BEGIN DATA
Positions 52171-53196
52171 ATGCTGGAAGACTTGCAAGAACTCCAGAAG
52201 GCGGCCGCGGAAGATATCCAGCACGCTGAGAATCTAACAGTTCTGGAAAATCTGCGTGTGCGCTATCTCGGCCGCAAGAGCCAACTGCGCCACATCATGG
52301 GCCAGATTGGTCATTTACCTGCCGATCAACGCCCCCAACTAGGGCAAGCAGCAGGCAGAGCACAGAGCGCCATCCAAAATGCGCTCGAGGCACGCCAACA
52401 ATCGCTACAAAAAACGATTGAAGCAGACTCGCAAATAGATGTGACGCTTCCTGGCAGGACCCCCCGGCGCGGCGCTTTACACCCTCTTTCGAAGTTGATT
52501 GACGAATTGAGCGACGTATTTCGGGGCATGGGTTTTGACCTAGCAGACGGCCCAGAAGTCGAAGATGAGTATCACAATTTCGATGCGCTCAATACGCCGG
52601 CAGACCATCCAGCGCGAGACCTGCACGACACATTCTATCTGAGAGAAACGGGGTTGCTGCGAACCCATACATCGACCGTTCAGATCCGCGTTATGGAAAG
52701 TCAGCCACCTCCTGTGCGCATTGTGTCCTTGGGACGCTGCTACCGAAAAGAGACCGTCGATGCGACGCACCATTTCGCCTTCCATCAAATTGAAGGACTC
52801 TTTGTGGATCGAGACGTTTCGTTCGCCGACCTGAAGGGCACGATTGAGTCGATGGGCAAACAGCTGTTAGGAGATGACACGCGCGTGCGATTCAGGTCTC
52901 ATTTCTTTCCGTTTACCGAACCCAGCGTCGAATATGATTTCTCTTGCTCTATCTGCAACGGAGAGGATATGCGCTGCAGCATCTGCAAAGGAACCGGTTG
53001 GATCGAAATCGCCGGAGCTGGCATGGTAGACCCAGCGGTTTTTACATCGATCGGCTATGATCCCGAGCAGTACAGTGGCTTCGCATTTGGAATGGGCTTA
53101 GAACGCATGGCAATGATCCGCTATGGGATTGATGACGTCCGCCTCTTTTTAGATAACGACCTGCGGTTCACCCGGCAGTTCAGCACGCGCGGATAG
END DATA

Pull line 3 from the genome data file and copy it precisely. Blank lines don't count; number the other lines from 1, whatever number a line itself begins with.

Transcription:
52201 GCGGCCGCGGAAGATATCCAGCACGCTGAGAATCTAACAGTTCTGGAAAATCTGCGTGTGCGCTATCTCGGCCGCAAGAGCCAACTGCGCCACATCATGG